Above: Mary Ann Temple-Lee and Leonard Coffee were high school sweethearts and junior class officers who campaigned for Elmore City High School’s first prom in 1980. They inspired the principal characters of teh 1984 hit movie “Footloose.” They will the guests of honor and parade marshals Saturday at an event celebrating the 30th anniversary of the first prom. (Photo by Jim Beckel/The Oklahoman) Below left: Mary Ann Temple-Lee and Leonard Coffee are shown in a photo from the 1981 Elmore City High School yearbook. Below right: Kevin Bacon and Lori Singer starred in the 1984 movie “Footloose.”
A version of this story appears on the front page of Friday’s The Oklahoman. It is by BAM and my fine colleague Sheila Stogsdill.
Elmore City re-creates prom that inspired “Footloose” film
Okies say they weren’t as fancy free as “Footloose” characters
In the spring of 1980, many Elmore City juniors and seniors felt like they were actually on a “Stairway to Heaven” as they swayed to the Led Zeppelin anthem at the high school’s first prom.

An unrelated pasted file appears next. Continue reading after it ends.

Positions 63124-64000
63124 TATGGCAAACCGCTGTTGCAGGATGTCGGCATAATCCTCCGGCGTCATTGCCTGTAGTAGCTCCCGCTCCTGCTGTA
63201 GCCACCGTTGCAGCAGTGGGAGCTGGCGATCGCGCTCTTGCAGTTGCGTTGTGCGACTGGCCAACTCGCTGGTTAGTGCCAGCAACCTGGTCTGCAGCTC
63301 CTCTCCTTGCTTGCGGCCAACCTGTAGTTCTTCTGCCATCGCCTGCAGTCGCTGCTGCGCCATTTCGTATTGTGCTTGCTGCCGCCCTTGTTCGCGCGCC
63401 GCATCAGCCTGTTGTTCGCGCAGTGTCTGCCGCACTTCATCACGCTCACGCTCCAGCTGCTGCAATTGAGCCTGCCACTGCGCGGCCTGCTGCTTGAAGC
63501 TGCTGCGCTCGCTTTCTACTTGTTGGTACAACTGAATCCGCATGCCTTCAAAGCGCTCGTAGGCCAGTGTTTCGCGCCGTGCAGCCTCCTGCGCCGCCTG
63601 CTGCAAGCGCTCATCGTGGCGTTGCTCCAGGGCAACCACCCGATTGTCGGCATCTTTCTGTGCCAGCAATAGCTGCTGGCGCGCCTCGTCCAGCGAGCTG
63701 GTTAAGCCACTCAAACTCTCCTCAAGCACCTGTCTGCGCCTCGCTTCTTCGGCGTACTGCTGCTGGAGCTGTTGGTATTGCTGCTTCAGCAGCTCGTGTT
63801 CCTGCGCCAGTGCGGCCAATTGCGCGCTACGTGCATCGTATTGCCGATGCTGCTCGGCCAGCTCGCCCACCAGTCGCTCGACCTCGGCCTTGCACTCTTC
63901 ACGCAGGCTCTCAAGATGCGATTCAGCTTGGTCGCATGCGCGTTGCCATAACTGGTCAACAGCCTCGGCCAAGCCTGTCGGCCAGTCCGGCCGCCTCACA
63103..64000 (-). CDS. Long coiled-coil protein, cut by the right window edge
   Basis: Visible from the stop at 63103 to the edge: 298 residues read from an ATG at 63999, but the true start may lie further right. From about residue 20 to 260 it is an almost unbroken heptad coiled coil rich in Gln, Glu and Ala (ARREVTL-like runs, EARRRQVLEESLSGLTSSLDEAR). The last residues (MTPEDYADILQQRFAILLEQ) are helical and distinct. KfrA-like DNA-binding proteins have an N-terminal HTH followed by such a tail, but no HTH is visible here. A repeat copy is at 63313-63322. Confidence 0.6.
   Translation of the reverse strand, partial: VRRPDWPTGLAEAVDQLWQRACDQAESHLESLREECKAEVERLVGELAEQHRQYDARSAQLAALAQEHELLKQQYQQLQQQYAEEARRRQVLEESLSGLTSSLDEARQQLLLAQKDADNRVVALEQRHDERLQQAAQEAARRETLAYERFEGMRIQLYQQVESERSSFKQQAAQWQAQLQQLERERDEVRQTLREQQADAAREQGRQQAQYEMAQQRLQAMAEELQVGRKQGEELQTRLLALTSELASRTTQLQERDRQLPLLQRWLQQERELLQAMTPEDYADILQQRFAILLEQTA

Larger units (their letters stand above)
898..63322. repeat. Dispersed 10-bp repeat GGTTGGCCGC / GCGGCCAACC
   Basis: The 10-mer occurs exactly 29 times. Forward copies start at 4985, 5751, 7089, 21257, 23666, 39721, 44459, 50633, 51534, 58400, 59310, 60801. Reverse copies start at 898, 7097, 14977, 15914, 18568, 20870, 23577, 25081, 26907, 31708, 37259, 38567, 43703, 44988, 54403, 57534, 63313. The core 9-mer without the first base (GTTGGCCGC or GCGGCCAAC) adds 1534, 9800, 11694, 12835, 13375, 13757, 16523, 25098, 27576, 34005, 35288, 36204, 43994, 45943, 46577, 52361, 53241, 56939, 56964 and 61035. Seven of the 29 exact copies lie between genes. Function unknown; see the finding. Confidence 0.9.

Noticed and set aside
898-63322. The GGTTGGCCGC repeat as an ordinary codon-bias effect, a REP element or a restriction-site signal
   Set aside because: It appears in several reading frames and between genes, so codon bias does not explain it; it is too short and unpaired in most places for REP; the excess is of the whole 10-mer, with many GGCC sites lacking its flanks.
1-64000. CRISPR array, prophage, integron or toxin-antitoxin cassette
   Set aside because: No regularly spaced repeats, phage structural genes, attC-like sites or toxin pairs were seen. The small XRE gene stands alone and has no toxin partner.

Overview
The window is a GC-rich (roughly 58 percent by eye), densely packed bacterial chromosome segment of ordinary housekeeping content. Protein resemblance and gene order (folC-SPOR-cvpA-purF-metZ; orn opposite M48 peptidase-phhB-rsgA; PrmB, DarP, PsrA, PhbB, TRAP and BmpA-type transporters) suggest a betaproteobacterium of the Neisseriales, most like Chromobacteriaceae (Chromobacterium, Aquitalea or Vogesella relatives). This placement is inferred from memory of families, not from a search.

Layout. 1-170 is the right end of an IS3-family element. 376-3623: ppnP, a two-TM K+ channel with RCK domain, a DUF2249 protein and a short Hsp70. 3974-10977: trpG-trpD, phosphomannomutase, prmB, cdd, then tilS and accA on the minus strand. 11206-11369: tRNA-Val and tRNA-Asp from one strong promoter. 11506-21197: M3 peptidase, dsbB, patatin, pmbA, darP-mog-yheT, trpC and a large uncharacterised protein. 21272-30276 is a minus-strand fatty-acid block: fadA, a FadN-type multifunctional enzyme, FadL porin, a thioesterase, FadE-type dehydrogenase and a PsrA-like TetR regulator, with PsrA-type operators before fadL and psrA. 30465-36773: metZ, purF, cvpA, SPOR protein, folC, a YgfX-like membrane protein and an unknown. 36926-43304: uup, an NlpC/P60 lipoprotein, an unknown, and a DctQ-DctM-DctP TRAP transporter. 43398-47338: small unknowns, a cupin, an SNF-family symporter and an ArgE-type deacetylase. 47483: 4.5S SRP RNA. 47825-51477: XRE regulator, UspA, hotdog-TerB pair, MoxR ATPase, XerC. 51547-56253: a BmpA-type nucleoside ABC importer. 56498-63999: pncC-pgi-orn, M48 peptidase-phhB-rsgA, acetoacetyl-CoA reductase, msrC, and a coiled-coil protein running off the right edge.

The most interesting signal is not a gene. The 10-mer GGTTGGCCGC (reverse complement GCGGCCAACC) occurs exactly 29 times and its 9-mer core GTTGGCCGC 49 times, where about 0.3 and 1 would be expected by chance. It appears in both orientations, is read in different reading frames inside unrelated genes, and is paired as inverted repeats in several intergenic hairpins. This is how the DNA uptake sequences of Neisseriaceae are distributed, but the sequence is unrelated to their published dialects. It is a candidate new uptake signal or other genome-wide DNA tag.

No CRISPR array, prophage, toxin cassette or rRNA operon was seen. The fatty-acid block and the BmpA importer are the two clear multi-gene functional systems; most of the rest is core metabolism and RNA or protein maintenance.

On Saturday, the small Garvin County community is cutting “Footloose,” with a public celebration of the 30th anniversary of that landmark dance. The prom, which inspired the 1984 hit film starring Kevin Bacon and John Lithgow, marked the last waltz for a more than 80-year-old ordinance banning public dancing in Elmore City.
“We had all grown up watching ‘American Bandstand,’ ‘Happy Days,’ even the ‘Andy Griffith Show,’ they would talk about the community dance. It was just what I thought was normal for a community to do,” said Leonard Coffee, the 1981 Elmore City graduate that proposed the prom as a junior class officer.
“We wanted to dance.”
On March 3, 1980, the Elmore City school board made history when it voted 3-2 to allow the junior class to organize a prom. Although the decision sparked considerable controversy, it’s doubtful residents of this tiny farming community 70 miles south of Oklahoma City realized at the time just how much attention the vote would bring.